New microscope technology revolutionizes skin-aging research
Beiersdorf cooperates with Nobel Prize winner in chemistry, Professor Stefan Hell
- Further advancement with the Nobel Prize winning STED technology allows new findings on skin aging
- Research is the basis for the development of skin care products that can stop or reverse the structural changes of the skin
The awarding of the Nobel Prizes on December 10th will be cause for special celebration this year for Beiersdorf researchers because this time the highest scientific prize will also be given to a cooperation partner of the NIVEA producer: Professor Stefan Hell, Director of the Göttingen Max Planck Institute for biophysical chemistry will be awarded with the Nobel Prize in chemistry along with Eric Betzig and William Moerner from the U.S. for the groundbreaking invention of STED microscopy.
“We have been cooperating for three years as part of a state sponsored joint research project with microscope and camera manufacturers as well as the Max Planck Institute. We will continue to work with Stefan Hell on the Nobel Prize winning technology,” says Dr. Frank Fischer, Head of Beiersdorf Research Lab Microscopy.GSDIM Microscope Enables New Insight into Cellular Structural Changes
The result of this collaboration is the “Cutting Edge GSDIM Technology,” a method with which the researchers can very precisely observe cellular processes. “GSDIM stands for ‘Ground State Depletion followed by Individual Molecule Return Microscopy’. This process has the advantage of representing cells with more exactness due to the lasers and fluorescent dyes used. This makes a very sharp view into living skin cells possible,” says Dr. Fischer. “Beiersdorf hopes to gain new insight into the complex processes of skin aging and to research how cellular structure changes through aging. With GSDIM we can represent extremely small – as small as a couple of nanometer – cellular structural changes in living cells. This way we can learn from skin exactly what happens when it changes.”Stopping or Reversing Structural Changes in the Skin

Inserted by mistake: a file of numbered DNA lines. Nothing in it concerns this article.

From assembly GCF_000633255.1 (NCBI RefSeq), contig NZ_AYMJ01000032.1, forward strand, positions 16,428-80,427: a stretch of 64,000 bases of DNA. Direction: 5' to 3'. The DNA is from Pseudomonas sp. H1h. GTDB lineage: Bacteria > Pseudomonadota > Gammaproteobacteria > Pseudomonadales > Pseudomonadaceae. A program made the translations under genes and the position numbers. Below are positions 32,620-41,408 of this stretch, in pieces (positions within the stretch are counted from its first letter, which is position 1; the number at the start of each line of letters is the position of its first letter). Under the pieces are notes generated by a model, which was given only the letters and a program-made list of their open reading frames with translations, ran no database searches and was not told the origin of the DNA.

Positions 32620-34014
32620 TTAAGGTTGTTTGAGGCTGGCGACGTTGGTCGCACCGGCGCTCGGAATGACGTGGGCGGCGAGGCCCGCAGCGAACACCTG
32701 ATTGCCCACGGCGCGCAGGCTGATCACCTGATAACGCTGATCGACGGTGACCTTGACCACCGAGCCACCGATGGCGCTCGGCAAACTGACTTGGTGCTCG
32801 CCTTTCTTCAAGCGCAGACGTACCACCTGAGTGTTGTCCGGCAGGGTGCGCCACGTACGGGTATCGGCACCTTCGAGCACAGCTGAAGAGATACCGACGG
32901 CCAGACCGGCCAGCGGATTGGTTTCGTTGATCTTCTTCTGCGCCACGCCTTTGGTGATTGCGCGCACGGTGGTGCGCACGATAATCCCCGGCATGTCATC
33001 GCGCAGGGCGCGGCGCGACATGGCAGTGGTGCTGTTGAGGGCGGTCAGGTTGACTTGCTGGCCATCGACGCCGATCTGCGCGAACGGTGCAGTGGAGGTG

The goal of Dr. Fischer and his team’s work with the GSDIM microscope is to find out how age-dependent structural changes of the skin can be stopped or even reversed with cosmetic treatment. The findings gathered thus far are promising: “We have succeeded in the targeted marking of the structures of the cellular supporting frame and the substructures of connective tissues as well as the power plants of the cells, the mitochondria and to represent them on living cells – this is a great step for skin research,” says Dr. Fischer.About the Joint Research Project GSDIM
The joint research project GSDIM is part of the funding initiative “Optical Technologies in the Live Sciences – the Fundamentals of Cellular Functions” of the German Ministry for Education and Research (BMBF). The goal of this initiative is to support German companies and research institutes in preparing innovative optical technologies for the life sciences. So far the activities of the BMBF have led to the German industry and research environment taking a leading role in this area. The initiative is intended to help companies to further exploit the enormous market potential and to maintain an international top position in worldwide competition in order to create innovation and growth in Germany. Some important criteria for support are scientific and technical excellence, implementation strategies as well as the pertinence of the contribution to solving current socially relevant problems such as aging. For Beiersdorf skin aging is especially interesting in this regard. The participants of the joint research project are aware of the necessity of bringing together diverse scientific disciplines. Physical principles, microscopic technology and chemical expertise for the production of suitable markers help to understand biological systems and structures thereby getting to the root of skin aging.
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